Reconsidering the Health Care Provider: Lessons from Medieval Miracle Accounts
Lecture by Nicole Archambeau, University of California, Santa Barbara
Given at Oregon State University, on March 1, 2013
Using medieval canonization inquests, Archambeau will try to answer the seemingly simple question: What did people do when they were sick? She will show that the answer was often far more complex than traditional research in the history of medicine shows. By sifting through hundreds of narratives of people coping with their own and loved-ones’ health care, we find that people used a plurality of available methods and even created new ones when needed. We also see that medieval concepts of health care extended beyond the boundaries of the physical body to include the passions or what contemporaries called “accidents of the soul.” Healers and sufferers saw that sadness, fear, and anxiety could damage physical health and were health problems in their own right.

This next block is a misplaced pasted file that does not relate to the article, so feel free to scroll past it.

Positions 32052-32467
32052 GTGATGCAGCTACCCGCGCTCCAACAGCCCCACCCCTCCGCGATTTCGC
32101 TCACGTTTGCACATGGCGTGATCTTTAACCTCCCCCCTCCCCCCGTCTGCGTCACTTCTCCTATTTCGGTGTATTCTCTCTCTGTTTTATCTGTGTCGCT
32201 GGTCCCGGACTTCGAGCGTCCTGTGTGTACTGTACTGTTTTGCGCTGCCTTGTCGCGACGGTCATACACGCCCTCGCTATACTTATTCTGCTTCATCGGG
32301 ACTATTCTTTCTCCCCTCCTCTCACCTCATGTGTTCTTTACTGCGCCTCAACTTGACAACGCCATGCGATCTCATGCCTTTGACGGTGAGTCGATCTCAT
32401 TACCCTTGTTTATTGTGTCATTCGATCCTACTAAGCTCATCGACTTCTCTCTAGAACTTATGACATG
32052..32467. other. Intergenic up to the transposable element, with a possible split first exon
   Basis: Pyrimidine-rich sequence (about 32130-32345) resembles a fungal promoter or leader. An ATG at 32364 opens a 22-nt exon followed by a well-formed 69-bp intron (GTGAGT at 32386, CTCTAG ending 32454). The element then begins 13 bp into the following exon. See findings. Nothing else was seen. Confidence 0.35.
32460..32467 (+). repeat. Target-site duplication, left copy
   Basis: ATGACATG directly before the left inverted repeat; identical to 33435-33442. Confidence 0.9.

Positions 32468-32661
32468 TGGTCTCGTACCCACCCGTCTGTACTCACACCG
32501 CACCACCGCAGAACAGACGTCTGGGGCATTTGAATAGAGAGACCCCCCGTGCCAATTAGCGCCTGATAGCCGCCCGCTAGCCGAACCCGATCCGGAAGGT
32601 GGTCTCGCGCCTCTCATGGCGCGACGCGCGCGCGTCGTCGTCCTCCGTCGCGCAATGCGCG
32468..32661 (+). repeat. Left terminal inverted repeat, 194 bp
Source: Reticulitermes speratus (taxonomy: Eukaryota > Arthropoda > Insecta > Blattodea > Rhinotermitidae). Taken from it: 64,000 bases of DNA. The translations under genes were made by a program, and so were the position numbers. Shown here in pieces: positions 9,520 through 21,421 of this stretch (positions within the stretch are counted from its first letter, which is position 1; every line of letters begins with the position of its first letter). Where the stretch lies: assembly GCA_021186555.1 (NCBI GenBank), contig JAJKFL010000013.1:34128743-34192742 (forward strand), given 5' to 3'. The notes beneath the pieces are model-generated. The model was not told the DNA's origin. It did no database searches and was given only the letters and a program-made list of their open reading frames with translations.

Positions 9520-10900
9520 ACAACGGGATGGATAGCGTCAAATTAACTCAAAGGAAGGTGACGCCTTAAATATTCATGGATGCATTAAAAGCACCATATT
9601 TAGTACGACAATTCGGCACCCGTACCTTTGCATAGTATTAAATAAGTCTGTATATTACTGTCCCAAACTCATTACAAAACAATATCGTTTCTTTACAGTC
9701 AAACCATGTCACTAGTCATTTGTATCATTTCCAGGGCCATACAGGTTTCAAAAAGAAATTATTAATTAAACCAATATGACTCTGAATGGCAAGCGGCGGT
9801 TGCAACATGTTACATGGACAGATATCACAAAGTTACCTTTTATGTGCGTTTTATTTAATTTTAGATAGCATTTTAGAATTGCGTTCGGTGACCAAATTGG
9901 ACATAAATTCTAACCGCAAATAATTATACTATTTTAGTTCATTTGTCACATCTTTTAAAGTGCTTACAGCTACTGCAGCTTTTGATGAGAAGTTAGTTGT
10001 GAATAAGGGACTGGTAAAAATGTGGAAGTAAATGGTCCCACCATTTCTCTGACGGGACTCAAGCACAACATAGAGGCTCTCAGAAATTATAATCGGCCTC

These testimonies also give us a picture of an era that saw remarkable physical and spiritual hardship as well as profound uncertainty– the relocation of the papacy, repeated mercenary invasions, at least three waves of plague, and the struggle of the Great Schism. All of these events contributed to people’s emotional distress. Sufferers’ and healers’ strategies of coping and healing give insight into the ways people turn to their faith during times of profound crises.
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